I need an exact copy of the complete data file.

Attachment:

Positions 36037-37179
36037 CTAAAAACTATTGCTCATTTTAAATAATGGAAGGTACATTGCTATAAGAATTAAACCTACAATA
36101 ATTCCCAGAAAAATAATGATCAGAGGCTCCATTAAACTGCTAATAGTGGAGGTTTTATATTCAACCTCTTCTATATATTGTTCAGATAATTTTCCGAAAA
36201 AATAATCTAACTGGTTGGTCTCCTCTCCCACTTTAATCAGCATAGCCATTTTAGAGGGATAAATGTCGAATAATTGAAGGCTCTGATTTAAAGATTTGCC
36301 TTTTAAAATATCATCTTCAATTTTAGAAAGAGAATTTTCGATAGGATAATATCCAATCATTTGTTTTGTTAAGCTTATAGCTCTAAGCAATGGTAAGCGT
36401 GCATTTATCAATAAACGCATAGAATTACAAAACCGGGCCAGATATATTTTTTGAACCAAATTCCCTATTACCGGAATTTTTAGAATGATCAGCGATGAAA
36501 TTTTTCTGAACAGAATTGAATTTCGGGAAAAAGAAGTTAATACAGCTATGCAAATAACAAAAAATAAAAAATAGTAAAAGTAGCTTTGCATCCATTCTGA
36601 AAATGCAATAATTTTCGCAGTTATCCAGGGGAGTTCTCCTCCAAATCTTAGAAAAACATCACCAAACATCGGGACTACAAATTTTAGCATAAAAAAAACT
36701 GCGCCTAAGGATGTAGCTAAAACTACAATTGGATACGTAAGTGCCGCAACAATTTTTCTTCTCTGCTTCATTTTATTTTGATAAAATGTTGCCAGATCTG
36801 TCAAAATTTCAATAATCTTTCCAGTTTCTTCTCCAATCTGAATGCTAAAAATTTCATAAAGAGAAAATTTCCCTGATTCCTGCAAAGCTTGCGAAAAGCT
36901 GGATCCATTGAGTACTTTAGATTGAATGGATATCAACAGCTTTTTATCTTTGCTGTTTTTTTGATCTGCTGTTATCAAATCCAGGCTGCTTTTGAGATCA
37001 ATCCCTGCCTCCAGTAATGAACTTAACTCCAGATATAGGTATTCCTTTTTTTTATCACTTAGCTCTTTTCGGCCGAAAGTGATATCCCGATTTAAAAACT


Positions 36037-37179
36037 CTAAAAACTATTGCTCATTTTAAATAATGGAAGGTACATTGCTATAAGAATTAAACCTACAATA
36101 ATTCCCAGAAAAATAATGATCAGAGGCTCCATTAAACTGCTAATAGTGGAGGTTTTATATTCAACCTCTTCTATATATTGTTCAGATAATTTTCCGAAAA
36201 AATAATCTAACTGGTTGGTCTCCTCTCCCACTTTAATCAGCATAGCCATTTTAGAGGGATAAATGTCGAATAATTGAAGGCTCTGATTTAAAGATTTGCC
36301 TTTTAAAATATCATCTTCAATTTTAGAAAGAGAATTTTCGATAGGATAATATCCAATCATTTGTTTTGTTAAGCTTATAGCTCTAAGCAATGGTAAGCGT
36401 GCATTTATCAATAAACGCATAGAATTACAAAACCGGGCCAGATATATTTTTTGAACCAAATTCCCTATTACCGGAATTTTTAGAATGATCAGCGATGAAA
36501 TTTTTCTGAACAGAATTGAATTTCGGGAAAAAGAAGTTAATACAGCTATGCAAATAACAAAAAATAAAAAATAGTAAAAGTAGCTTTGCATCCATTCTGA
36601 AAATGCAATAATTTTCGCAGTTATCCAGGGGAGTTCTCCTCCAAATCTTAGAAAAACATCACCAAACATCGGGACTACAAATTTTAGCATAAAAAAAACT
36701 GCGCCTAAGGATGTAGCTAAAACTACAATTGGATACGTAAGTGCCGCAACAATTTTTCTTCTCTGCTTCATTTTATTTTGATAAAATGTTGCCAGATCTG
36801 TCAAAATTTCAATAATCTTTCCAGTTTCTTCTCCAATCTGAATGCTAAAAATTTCATAAAGAGAAAATTTCCCTGATTCCTGCAAAGCTTGCGAAAAGCT
36901 GGATCCATTGAGTACTTTAGATTGAATGGATATCAACAGCTTTTTATCTTTGCTGTTTTTTTGATCTGCTGTTATCAAATCCAGGCTGCTTTTGAGATCA
37001 ATCCCTGCCTCCAGTAATGAACTTAACTCCAGATATAGGTATTCCTTTTTTTTATCACTTAGCTCTTTTCGGCCGAAAGTGATATCCCGATTTAAAAACT